And as an artist in leadership, you can speak authentically and expertly to this shared passion and responsibility.
James Ehnes: Looking at economics and finance should be a part of music education; understanding that if you’re a serious musician, you need to run a business. How hard is it to say thank you to the people that pay your mortgage? The truth is that the art form is not sustainable without cultivating the people who literally pay the bills.
How can we foster more interdisciplinary thought and overlap between siloed arts organizations?
Larry Fichtner: Collaboration and consolidation are big issues here. There are very many small arts organizations that feel that they have a unique raison d’être. I don’t buy that—egos drive those thoughts. There should be far more administration sharing. There should be a significantly greater collaboration between genres—rather than fearing audience cannibalization, the thought should be that more is on offer and the audience will benefit and grow. Regional orchestras often resist this.
Why not get together and get economies of scale? Their audiences are totally separate, in different cities! Why are they not studying and building on the best practices of their peers in the industry?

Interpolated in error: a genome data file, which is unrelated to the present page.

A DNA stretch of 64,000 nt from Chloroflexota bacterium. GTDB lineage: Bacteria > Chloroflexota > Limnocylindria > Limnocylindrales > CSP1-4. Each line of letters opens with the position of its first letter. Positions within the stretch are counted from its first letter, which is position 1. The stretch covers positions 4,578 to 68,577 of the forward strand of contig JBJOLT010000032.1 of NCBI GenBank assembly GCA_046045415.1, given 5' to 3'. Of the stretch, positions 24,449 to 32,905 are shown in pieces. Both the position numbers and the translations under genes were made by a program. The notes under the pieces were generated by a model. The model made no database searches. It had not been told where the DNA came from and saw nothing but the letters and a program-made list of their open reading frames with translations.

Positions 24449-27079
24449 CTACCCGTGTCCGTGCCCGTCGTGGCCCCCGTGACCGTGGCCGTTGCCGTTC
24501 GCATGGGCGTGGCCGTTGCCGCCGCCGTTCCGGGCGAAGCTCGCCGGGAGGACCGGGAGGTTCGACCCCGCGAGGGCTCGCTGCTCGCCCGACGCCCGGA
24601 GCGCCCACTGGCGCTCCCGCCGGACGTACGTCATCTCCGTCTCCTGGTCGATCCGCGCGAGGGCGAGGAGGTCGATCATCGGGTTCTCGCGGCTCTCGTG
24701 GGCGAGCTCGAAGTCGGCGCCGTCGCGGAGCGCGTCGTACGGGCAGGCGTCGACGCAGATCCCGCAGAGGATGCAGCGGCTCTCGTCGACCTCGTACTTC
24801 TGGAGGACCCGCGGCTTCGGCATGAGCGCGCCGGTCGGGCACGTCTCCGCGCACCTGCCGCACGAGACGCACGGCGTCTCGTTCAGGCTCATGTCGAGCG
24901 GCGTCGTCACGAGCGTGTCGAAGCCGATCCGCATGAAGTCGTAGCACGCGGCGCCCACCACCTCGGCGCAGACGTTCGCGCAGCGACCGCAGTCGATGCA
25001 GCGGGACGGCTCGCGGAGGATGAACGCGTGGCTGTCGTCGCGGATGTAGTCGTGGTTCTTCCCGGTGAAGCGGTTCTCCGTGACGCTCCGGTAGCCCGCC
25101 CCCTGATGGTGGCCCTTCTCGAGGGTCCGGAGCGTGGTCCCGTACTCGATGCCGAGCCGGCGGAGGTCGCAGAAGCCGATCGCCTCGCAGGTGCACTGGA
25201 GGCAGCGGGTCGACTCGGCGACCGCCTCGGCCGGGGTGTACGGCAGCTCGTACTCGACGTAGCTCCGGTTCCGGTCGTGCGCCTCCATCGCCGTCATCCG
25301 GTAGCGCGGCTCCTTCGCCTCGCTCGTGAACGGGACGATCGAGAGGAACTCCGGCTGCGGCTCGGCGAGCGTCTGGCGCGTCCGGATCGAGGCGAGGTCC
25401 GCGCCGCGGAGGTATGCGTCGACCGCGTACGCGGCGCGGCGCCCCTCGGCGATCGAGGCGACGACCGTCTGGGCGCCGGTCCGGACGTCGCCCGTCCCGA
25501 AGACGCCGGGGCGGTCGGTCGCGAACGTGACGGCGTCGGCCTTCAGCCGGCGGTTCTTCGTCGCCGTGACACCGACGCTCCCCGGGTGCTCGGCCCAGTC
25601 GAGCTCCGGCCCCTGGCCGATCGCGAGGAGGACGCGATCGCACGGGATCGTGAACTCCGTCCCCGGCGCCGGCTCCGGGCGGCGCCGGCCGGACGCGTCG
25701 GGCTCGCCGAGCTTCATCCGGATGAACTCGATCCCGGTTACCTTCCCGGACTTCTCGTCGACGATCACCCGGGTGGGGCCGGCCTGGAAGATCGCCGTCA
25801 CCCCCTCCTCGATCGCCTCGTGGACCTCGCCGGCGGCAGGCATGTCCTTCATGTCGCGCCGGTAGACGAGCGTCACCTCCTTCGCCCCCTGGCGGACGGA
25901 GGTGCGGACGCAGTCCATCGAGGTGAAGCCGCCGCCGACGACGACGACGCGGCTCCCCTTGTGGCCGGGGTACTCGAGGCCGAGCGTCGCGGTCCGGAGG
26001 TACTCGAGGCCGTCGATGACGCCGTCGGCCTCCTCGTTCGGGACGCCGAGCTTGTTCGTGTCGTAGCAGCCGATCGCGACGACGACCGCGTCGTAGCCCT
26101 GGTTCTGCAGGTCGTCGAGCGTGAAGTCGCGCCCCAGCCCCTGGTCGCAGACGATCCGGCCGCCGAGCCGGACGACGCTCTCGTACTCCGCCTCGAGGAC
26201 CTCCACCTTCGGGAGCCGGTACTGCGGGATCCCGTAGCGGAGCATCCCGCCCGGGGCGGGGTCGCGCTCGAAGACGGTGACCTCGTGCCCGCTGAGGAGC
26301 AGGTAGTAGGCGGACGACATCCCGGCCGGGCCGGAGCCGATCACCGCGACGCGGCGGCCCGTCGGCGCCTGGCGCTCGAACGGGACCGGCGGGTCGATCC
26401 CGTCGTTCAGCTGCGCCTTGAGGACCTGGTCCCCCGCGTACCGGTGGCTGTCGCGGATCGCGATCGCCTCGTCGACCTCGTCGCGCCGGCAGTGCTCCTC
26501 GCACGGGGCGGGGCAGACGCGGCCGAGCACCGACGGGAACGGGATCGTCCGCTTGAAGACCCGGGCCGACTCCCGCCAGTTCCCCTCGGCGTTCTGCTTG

There are clearly more connections to be made—between patrons and artists, and artists and patrons, and between the companies within the sector—as we continue to cultivate new audiences and drive accessibility programs. With Ehnes living in the United States, his perspective is valuable:
James Ehnes: Being a Canadian living in the States and doing a lot of work in Europe has been interesting. When things are going well, people see that as evidence that their system works. And when things aren’t, they point elsewhere. In Europe people say, our model is broken here. We need a culture of private sponsorship like you have in the States. We need people to understand that it is ultimately going to be up to them as individuals. I benefited greatly from the Canada Council, among others. It isn’t the case that public support is somehow useless. Not at all. But it’s a very common misunderstanding in Canada that government money plays a much bigger role than it does or than it really ever can.
People like the Fichtners, they deserve all the credit in the world for doing what they do, but they also deserve all the credit in the world for being the examples that people can look at.